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1 "Urinary bladder neoplasms"
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Original Article
Demographic and Survivorship Disparities in Non–muscle-invasive Bladder Cancer in the United States
Munseok Seo, James R. Langabeer II
J Prev Med Public Health. 2018;51(5):242-247.   Published online August 23, 2018
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AbstractAbstract PDF
To examine survivorship disparities in demographic factors and risk status for non–muscle-invasive bladder cancer (NMIBC), which accounts for more than 75% of all urinary bladder cancers, but is highly curable with early identification and treatment. Methods: We used the US National Cancer Institute’s Surveillance, Epidemiology, and End Results registries over a 19-year period (1988-2006) to examine survivorship disparities in age, sex, race/ethnicity, and marital status of patients and risk status classified by histologic grade, stage, size of tumor, and number of multiple primary tumors among NMIBC patients (n=29 326). We applied Kaplan-Meier (K-M) and Cox proportional hazard methods for survival analysis. Results: Among all urinary bladder cancer patients, the majority of NMIBCs were in male (74.1%), non-Latino white (86.7%), married (67.8%), and low-risk (37.6%) to intermediate-risk (44.8%) patients. The mean age was 68 years. Survivorship (in median life years) was highest for non-Latino white (5.4 years), married (5.4 years), and low-risk (5.7 years) patients (K-M analysis, p<0.001). We found significantly lower survivorship for elderly, male (female hazard ratio [HR], 0.96), Latino (HR, 1.20), and unmarried (married HR, 0.93) patients. Conclusions: Survivorship disparities were ubiquitous across age, sex, race/ethnicity, and marital status groups. Non-white, unmarried, and elderly patients had significantly shorter survivorship. The implications of these findings include the need for a heightened focus on health policy and more organized efforts to improve access to care in order to increase the chances of survival for all patients.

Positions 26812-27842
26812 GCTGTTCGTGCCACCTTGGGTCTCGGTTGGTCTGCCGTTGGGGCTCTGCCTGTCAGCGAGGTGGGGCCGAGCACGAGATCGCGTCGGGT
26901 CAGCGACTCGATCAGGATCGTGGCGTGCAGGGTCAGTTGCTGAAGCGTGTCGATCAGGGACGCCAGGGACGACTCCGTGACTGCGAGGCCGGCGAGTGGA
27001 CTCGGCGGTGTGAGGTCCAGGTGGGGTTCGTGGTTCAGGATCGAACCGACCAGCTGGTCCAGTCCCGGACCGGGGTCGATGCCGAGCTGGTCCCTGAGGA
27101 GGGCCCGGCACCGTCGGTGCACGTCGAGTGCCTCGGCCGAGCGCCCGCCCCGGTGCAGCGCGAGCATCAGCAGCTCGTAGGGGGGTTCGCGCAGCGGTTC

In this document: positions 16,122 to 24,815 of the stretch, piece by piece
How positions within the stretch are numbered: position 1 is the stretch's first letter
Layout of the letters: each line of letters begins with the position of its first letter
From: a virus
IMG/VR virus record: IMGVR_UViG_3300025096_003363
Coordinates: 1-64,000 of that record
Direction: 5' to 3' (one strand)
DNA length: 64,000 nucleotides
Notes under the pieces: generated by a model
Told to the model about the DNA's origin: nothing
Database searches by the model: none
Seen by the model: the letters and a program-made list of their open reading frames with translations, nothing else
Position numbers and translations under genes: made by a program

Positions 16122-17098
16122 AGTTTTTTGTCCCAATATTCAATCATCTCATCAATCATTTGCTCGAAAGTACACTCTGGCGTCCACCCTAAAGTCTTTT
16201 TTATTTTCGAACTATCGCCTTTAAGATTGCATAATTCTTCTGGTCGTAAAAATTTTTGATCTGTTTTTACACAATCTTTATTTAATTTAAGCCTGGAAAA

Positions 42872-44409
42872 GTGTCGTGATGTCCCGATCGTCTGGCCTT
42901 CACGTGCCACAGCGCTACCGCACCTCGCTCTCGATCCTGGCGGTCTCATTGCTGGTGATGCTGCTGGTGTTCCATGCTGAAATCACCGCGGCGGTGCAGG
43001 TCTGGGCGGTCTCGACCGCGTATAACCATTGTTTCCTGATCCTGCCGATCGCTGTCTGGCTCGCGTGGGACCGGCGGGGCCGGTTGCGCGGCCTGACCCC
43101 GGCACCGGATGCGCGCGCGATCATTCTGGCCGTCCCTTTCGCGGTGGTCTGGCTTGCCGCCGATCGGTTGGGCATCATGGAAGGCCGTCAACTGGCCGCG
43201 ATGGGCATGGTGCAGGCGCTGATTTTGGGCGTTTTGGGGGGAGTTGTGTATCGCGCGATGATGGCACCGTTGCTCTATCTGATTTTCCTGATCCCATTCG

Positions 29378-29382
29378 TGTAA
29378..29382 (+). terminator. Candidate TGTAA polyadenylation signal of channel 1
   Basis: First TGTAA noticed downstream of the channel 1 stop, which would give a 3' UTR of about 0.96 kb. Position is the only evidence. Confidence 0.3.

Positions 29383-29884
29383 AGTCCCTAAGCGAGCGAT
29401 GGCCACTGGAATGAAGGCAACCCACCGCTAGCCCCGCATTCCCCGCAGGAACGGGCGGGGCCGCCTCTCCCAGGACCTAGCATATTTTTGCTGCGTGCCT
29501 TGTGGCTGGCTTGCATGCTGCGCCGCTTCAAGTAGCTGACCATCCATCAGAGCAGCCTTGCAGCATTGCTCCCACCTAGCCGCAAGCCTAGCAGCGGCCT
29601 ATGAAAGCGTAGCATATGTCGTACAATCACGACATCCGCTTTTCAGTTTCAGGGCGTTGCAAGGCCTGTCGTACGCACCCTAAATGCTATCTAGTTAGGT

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JPMPH : Journal of Preventive Medicine and Public Health